A collaboration between scientists at Rutgers University and Scripps Research led to the discovery of a small molecule that may slow down or stop the progression of Parkinson's disease.
Parkinson's, which affects 1 million people in the United States and over 10 million worldwide according to the Parkinson's Foundation, is a neurodegenerative disorder with no cure. Symptoms develop slowly over time and can be debilitating to patients, who most recognizably develop tremor, slow movements and a shuffling gait.
A key feature of Parkinson's disease is a protein named α-synuclein, which accumulates in an abnormal form in brain cells causing them to degenerate and die. However, it has been difficult to target α-synuclein because it does not have a fixed structure and keeps changing its shape, making it very difficult for drugs to target. Because higher levels of the protein in the brain speed the degeneration of brain cells, scientists have been looking for ways to decrease the protein production as a form of treatment.
In 2014, Parkinson's disease expert and scientist M. Maral Mouradian, William Dow Lovett Professor of Neurology and director of the Rutgers Robert Wood Johnson Medical School Institute for Neurological Therapeutics, contacted Matthew D. Disney, chemistry professor at Scripps Research in Florida, to explore a novel idea for treating Parkinson's disease using a new technology developed by Disney.
Disney's method matches RNA structure with small molecules or drug-like compounds. The two collaborators believed this innovative technology could be used to find a drug that targets the messenger RNA that codes for α-synuclein, which causes the disease, in order to reduce production of the protein in the brains of Parkinson's patients. Since the protein itself can't be treated with drugs, RNA could be a more robust and reliable target.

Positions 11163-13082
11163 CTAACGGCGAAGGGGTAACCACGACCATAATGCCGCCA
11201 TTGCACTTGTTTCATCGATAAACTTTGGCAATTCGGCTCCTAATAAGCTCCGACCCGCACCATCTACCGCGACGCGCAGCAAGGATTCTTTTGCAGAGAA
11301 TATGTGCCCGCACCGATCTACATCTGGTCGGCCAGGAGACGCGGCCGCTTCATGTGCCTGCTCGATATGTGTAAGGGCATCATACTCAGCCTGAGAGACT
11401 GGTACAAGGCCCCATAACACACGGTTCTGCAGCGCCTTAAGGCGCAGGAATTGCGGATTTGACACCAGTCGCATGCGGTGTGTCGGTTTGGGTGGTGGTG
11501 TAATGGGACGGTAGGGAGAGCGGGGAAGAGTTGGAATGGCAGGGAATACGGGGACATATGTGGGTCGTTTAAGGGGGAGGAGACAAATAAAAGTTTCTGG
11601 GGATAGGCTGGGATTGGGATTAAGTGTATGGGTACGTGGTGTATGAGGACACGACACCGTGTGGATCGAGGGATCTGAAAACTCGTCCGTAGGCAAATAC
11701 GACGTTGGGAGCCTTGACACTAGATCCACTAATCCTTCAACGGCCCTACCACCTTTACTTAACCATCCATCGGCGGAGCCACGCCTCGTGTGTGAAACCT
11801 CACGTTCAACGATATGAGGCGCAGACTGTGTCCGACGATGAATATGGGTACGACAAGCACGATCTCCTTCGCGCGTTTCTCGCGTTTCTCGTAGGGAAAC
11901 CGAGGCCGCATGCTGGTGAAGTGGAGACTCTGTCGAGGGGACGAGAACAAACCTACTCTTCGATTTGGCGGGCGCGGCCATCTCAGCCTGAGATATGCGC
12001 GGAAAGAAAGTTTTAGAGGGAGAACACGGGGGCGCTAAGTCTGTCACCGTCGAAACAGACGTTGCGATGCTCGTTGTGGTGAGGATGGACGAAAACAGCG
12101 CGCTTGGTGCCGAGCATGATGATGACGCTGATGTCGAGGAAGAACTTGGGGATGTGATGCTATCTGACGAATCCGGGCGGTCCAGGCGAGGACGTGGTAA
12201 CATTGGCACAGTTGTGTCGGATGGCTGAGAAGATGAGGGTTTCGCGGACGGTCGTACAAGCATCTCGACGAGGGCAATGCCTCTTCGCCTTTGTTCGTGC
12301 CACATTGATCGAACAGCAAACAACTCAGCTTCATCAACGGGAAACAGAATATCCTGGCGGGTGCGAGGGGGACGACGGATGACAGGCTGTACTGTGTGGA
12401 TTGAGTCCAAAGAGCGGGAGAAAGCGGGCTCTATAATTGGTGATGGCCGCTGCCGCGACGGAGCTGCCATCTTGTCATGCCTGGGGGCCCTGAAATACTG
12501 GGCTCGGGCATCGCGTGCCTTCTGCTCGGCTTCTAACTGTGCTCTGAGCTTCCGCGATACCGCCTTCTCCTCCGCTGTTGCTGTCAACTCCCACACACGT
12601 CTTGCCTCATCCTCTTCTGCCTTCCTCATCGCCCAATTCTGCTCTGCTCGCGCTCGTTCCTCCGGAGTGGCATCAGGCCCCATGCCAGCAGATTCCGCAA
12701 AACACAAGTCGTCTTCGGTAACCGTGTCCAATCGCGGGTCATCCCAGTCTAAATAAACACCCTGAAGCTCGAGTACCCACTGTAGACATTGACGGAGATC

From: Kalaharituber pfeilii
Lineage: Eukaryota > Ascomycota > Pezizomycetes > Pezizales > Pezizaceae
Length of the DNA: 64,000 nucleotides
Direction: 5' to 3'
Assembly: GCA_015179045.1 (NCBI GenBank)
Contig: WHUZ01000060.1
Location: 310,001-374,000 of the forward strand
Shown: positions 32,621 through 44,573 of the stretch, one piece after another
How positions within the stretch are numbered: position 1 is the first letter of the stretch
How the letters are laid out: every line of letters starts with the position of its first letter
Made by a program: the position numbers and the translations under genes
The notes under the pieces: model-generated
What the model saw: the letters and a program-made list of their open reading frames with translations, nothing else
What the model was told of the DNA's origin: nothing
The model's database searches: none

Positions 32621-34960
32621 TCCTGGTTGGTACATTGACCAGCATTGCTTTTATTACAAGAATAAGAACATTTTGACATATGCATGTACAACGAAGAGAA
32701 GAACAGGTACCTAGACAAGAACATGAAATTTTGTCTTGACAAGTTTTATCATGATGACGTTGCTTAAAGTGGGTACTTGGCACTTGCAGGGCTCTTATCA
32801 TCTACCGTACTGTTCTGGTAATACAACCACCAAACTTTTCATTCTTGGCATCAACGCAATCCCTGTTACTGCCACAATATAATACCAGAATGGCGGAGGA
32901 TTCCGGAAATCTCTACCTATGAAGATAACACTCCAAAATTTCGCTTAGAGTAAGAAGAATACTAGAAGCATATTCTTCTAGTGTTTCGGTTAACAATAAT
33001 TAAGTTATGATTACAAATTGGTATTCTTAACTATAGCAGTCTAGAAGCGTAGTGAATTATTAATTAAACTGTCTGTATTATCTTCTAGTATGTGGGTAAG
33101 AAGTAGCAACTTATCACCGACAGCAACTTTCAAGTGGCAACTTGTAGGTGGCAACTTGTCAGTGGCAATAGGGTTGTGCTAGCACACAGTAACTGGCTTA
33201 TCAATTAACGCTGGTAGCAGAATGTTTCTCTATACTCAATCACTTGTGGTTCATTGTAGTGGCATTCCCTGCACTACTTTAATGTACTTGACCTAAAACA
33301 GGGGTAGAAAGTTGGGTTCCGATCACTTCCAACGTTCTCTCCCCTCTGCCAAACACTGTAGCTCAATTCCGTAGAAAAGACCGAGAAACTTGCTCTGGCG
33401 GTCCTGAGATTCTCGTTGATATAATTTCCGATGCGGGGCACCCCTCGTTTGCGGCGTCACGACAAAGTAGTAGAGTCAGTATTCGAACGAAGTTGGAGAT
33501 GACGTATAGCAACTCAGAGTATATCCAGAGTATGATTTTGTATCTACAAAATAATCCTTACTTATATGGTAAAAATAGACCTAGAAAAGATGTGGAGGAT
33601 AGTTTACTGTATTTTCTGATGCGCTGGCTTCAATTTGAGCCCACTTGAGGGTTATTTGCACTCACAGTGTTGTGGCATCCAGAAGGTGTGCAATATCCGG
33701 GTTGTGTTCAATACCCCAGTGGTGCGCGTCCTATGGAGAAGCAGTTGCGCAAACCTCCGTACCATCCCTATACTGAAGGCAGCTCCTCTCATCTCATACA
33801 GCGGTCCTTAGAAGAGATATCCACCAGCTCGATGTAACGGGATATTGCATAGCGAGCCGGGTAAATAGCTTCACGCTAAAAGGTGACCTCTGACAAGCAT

They were right. The NIH-funded study, which was published in the Proceedings of the National Academy of Sciences on January 3, showed that by targeting messenger RNA, the team found a compound that prevents the harmful Parkinson's protein from being made. This new compound, named Synucleozid, reduces specifically α-synuclein levels and protects cells against the toxicity of the misfolded form of the protein, suggesting that it has the potential of preventing disease progression.
"We found the molecule to be very selective at both the RNA level and the protein level," Disney says.
"Currently, there is no cure for Parkinson's disease, and it is truly a devastating disease. For the first time, we discovered a drug-like compound that has the potential to slow down the disease before it advances through an entirely new approach," said Mouradian. Such a treatment would be most effective for people who are in the early stages of the disease with minimal symptoms, she said.
"Several other experimental drugs currently being tested for Parkinson's disease are antibodies that target a very late stage of α-synuclein protein aggregates. We want to prevent these protein clumps from forming in the first place before they do damage and lead to advancing disease.," she said. "This new compound has the potential to do that and could change the course of life for people with this devastating disease."
Mouradian says this discovery is 'highly promising' and is eager for the next steps in optimizing and testing the compound. Additionally, this can benefit another devasting disease that also has α-synuclein clumps, known as Dementia with Lewy Bodies. Further, this new concept of targeting RNA to reduce protein production developed in Disney's lab at Scripps Research may be applied to other challenging diseases because of their similar undruggable proteins including Alzheimer's disease.
"The reach of our study could go beyond people with Parkinson's disease to many other neurodegenerative diseases. It is a classic example of how interdisciplinary research leads to significant change," she shares.
Proceedings of the National Academy of Sciences